Nothing is more important to your health and quality of life than safe drinking water and clean streams and lakes. Across the country, pollution from farms is one of the primary reasons water is no longer clean or safe. Agriculture is the leading source of pollution of rivers and streams surveyed by U.S. government experts, according to the Environmental Protection Agency. Thankfully, if we make simple changes in the way we farm, we can take a big step toward clean water.
WASHINGTON – The Environmental Protection Agency's inspector general is looking into Administrator Scott Pruitt's frequent trips home to Oklahoma – an investigation that could show he's neglecting his duty to protect public health even as he givesRead More
Atrazine, a widely used agricultural weedkiller that disrupts hormones, contaminates tap water supplies for about 7.6 million Americans at potentially harmful levels. But the federal government is doing little to counter the threat.Read More
For many of us, Labor Day is one of the last hurrahs of the summer. And it’s a busy travel weekend, with roughly 35 million Americans taking a getaway.Read More
It has been roughly three weeks since we released EWG’s new national drinking water database, and the response from consumers and media outlets has been sweeping and sustained.Read More
In 2016, an EWG report found that chromium-6 – a cancer-causing compound made notorious by the film “Erin Brockovich” – contaminated the tap water supplies of 218 million Americans in all 50 states. But our just-released Tap Water Database shows the problem is even worse than that.Read More
In the face of opposition by the power industry, Environmental Protection Agency chief Scott Pruitt is planning to scrap an Obama-era rule to curb discharges of lead, arsenic and mercury from power plants into sources of drinking water.Read More
Scott Pruitt, polluters’ puppet and head of the Environmental Protection Agency, knows most Americans are strongly opposed to his anti-public health, anti-kids, anti-science agenda. That’s why he does all he can to hide it.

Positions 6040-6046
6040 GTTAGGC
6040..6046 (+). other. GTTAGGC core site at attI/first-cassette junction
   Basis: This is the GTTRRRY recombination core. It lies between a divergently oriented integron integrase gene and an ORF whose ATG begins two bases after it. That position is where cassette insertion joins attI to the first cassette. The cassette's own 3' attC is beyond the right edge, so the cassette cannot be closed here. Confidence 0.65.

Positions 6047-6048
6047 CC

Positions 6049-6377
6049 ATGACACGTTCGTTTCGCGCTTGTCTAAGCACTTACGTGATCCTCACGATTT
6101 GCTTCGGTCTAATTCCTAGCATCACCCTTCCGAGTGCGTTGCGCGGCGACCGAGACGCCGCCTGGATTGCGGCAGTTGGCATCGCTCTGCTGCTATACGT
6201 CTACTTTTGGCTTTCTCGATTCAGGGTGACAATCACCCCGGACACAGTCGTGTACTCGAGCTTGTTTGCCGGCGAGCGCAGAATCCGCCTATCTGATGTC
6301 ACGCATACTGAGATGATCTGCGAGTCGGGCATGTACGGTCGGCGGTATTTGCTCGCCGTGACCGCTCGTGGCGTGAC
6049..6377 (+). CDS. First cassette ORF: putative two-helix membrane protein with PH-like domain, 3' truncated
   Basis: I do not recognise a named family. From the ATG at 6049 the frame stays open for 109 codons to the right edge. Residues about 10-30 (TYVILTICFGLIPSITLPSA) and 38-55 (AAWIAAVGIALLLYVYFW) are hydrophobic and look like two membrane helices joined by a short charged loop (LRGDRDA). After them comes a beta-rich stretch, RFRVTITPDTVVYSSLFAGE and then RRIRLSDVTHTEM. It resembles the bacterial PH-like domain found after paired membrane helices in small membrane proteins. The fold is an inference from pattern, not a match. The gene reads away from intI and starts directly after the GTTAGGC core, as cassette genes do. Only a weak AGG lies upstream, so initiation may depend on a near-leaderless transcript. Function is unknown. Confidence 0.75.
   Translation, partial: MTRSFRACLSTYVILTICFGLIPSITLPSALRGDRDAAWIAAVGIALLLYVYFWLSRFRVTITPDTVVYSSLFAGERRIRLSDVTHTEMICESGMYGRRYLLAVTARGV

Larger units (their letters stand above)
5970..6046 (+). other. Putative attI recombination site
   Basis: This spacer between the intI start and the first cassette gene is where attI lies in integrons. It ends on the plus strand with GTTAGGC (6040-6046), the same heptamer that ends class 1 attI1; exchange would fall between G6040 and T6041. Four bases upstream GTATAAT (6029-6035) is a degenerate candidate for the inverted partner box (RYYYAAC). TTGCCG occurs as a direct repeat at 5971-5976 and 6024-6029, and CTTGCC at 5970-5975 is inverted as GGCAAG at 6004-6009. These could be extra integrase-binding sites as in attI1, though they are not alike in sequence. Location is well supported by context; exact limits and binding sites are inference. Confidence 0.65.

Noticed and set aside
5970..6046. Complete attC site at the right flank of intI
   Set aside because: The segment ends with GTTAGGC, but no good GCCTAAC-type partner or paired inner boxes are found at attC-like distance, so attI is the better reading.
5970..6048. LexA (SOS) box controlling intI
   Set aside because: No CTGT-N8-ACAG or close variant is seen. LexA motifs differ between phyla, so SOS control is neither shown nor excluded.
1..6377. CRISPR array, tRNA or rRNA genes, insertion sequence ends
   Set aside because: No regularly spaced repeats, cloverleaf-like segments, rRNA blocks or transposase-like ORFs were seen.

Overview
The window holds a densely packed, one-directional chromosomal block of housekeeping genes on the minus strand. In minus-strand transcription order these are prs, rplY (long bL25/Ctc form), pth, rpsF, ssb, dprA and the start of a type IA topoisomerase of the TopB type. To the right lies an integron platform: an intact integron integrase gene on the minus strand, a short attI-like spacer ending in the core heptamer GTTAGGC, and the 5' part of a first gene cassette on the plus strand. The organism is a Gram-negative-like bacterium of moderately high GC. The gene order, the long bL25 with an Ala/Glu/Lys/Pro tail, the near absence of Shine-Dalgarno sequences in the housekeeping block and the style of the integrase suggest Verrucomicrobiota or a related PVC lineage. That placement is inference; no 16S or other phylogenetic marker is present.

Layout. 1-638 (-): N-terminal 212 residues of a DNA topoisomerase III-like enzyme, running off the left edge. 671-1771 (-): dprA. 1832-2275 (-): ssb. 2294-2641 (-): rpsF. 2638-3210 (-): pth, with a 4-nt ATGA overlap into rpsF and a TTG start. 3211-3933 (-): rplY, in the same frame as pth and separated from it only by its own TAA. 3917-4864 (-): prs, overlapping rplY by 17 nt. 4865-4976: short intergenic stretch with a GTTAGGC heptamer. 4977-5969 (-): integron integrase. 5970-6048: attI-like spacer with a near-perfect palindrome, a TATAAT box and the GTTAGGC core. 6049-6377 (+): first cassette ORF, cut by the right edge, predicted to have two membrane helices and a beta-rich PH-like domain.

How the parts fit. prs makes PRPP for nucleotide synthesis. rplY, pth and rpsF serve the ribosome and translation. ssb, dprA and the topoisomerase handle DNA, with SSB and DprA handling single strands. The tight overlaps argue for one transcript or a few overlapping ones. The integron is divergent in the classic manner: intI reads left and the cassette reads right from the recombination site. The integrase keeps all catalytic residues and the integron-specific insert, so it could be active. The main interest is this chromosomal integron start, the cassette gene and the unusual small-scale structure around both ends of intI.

Photo courtesy of Gage Skidmore via Flickr.comRead More
Lead was banned from paint in 1978, and from gasoline in 1996. But two years ago the water-poisoning scandal in Flint, Michigan, turned the nation's attention to the tragic truth that lead still threatens Americans – especially children.Read More
Environmental groups have brought two suits against the Trump administration for weakening key rules establishing how the Environmental Protection Agency will regulate toxic chemicals found in consumer products, building materials, and work places, as well as in our drinking water and food.
If you're one of the 44 million people relying on a private well for drinking water, here's what you should know and do to make sure your water is safe.Read More
Since the release of EWG’s National Tap Water Database just over a week ago, this question has been popping up a lot: “What now? Should I switch over to bottled water?”Read More
An industrial solvent classified as a likely carcinogen, which is also a common impurity in cosmetics and household cleaners, was detected in samples of drinking water supplies for nearly 90 million Americans in 45 states, according to testing data from local utilities analyzed by EWG.Read More
If you’re concerned about what’s in your water, buying a water filter is a smart next step.Read More
EWG’s just-released Tap Water Database shows that a startling number of cancer-causing chemicals contaminate the nation’s drinking water. Of 250 different contaminants detected in tests by local utilities, 93 are linked to an increased risk of developing cancer.Read More
Starting today, the vast majority of Americans can learn about every potentially harmful chemical in their drinking water and what scientists say are the safe levels of those contaminants. EWG’s new national Tap Water Database is the most complete source available on the quality of U.S. drinking water, aggregating and analyzing data from almost 50,000 public water systems in all 50 states and the District of Columbia.